If this film had been produced 60 to 70 years ago,it probably wouldhave been directed by Jean Renoir and starred Jean Gabin as one of thecentral figures. 'Faubourg 36' (or as it is being distributed inEnglish speaking countries as 'Paris 36')is a film that takes place inParis, just before world war 2,when political tensions were at aboiling point between left leaning French & their ultra conservativeright wing counterpoint (which would eventually embrace the Nazi partyin Germany,especially when Hitler marched into Paris in the 1940's). A(failing)theatrical troupe,bent on preserving their beloved theatertries to pull things back together,they get support from some of thelocals (including an alleged Communist,who claims he was in the RedBrigade in Russia),a young lass trying to break into the singingprofession,a (mostly)unfunny comic & enough well meaning persons to tryand bring things together. A corrupt local political figure,who wantsto do little more than bring the ruination of the theater also looms.The film is complimented by a cracker jack cast of French professionalswho turn in a splendid job of acting. The screenplay, althoughsomething of an overstuffed sandwich of sorts,is still well played out.The film features several songs,most of which are performed by thecast,themselves. At times,this film has a Busby Berkley feel to it(which is not a bad thing). In French with English subtitles. RatedPG-13 by the MPAA,this film contains a bit of rude language,somesuggestive material that parents of very young children may notappreciate,and some violence (but nothing too gory that could disturbsome sensitive audiences). Well worth a look.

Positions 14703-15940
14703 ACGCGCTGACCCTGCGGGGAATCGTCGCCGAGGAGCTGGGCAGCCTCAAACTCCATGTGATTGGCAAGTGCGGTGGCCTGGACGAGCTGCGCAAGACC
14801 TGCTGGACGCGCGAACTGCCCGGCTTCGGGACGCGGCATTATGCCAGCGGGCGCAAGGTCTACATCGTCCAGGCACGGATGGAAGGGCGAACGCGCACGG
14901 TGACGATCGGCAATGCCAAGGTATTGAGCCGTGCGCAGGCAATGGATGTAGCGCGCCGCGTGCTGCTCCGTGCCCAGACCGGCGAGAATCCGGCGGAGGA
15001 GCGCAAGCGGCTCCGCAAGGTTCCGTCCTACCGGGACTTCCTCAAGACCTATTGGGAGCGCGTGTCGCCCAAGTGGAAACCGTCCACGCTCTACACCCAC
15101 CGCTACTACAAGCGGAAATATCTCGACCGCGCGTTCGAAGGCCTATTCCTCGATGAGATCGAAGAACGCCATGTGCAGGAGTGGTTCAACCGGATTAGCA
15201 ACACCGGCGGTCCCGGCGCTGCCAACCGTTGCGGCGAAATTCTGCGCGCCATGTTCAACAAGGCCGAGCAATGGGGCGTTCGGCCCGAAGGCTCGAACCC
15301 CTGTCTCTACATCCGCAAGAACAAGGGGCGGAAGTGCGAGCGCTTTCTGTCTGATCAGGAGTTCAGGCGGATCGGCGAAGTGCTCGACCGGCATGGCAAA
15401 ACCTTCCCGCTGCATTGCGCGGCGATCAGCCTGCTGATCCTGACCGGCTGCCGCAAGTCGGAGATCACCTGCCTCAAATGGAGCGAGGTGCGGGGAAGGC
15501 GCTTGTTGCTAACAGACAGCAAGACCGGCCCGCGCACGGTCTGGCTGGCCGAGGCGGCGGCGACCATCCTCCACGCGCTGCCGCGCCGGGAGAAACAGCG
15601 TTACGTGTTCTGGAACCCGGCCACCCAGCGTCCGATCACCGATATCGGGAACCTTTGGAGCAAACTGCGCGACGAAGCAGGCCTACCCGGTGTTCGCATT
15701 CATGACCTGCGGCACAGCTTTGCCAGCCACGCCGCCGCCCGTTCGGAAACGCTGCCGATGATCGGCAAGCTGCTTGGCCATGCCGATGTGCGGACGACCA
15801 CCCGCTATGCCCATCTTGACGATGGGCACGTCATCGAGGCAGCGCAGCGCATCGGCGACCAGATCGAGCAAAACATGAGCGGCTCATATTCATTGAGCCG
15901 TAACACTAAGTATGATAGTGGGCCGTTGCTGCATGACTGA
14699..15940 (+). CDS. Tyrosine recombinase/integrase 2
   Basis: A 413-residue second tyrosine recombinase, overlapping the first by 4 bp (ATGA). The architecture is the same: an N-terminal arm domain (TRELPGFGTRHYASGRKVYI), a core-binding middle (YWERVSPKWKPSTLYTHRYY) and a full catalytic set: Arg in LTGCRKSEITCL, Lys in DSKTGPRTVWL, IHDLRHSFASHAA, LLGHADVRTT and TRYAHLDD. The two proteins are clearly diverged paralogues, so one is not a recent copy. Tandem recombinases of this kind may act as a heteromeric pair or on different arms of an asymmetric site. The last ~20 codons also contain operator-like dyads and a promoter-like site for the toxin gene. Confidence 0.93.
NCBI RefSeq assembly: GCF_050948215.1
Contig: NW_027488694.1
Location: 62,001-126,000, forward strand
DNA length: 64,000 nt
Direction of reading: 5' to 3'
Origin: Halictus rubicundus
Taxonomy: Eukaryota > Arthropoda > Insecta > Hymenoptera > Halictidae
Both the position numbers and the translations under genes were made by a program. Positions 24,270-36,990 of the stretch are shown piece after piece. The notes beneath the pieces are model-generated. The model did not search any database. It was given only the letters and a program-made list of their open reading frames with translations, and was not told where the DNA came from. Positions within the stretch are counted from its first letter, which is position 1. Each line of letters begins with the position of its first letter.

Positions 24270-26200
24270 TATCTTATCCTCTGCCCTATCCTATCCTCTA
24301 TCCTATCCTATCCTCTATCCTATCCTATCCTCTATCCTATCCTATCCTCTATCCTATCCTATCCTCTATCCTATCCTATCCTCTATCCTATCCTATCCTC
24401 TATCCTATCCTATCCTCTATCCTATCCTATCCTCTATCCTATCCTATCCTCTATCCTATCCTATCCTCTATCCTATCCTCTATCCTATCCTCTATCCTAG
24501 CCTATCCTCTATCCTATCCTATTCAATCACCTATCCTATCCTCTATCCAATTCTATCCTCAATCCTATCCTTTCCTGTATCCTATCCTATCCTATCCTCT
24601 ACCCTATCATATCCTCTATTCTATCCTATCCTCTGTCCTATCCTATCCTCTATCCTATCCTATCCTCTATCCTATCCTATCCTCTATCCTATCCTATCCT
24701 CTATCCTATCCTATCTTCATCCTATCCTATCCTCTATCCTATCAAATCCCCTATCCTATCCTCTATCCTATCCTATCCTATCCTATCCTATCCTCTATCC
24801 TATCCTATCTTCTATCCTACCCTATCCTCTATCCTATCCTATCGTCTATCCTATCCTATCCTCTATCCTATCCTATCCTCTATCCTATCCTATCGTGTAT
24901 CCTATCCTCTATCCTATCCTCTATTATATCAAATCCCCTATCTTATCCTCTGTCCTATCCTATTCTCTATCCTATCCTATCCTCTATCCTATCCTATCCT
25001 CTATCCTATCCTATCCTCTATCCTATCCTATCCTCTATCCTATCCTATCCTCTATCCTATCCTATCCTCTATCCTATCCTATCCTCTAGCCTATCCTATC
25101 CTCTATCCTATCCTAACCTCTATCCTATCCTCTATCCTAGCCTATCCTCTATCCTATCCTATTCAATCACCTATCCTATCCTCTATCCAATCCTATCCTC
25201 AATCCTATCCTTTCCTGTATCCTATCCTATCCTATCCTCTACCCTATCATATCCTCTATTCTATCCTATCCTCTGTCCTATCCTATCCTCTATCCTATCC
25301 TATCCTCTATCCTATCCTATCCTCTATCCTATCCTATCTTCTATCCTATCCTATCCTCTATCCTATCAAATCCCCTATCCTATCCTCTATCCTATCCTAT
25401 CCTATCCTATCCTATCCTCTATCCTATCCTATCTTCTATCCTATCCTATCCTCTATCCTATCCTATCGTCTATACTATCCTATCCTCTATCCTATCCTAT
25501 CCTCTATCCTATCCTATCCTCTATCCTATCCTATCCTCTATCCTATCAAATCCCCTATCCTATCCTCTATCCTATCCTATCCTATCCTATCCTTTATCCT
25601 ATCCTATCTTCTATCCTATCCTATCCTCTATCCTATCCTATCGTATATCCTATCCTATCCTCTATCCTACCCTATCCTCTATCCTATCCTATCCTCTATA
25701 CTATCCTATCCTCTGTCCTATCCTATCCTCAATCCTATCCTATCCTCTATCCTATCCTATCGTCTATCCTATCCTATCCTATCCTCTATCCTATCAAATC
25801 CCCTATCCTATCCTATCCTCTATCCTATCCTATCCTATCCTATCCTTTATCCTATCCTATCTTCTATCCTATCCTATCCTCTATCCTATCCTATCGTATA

9. charlytully from Rosebush
    30 Mar 2012, 11:31 pm

    All of the professional media to which I have access panned PAR1S 36,ostensibly because it was not as glitzy as director Baz Luhrmann's 2001musical, MOULIN ROUGE! (More likely these critics were too lazy to readsubtitles, especially during a musical.) A more apt comparison wouldpair PAR1S 36 with the 1999 Tim Robbins musical, CRADLE WILL ROCK.After all, both movies feature the development of a production duringthe story (from which the movies take their titles), both stories areset in the 1930s, and both feature large casts of theater socialistsfighting against a few powerful fascists (which, in the case of CRADLEWILL ROCK, included a young Nelson Rockefeller personally taking asledgehammer to a Diego Rivera mural in the newly-finished RockefellerCenter, circa 1933). Though I rated CRADLE WILL ROCK and MOULIN ROUGEwith "10's," as far as musicals go, I think PAR1S 36 is involvingenough to merit a solid "8" rating.

  10. krzysiektom from Poland
    30 Mar 2012, 11:31 pm

    A very nice cinematic experience. Everything was top notch – direction,script, acting, singing, scenography and costumes. The film leaves awarm feeling despite presenting many dark sides of life in Fauborg(outskirt of Paris) in the 1930s, like fascism, workers' strikes,unemployment, marital betrayal, loneliness. The director incrediblymanaged to mix pathos and sentimentality with sarcasm and sardonichumor in the same scenes, which prevented the film from being corny.Includes probably the best written funeral scene ever in my opinion.The songs are not remarkable, with one exception – a song about lovewhere the main female character is virtually declaring love to a manfrom the stage. The female is a revelation, talented and beautifulyoung actress with good singing voice. I will gladly watch the filmagain.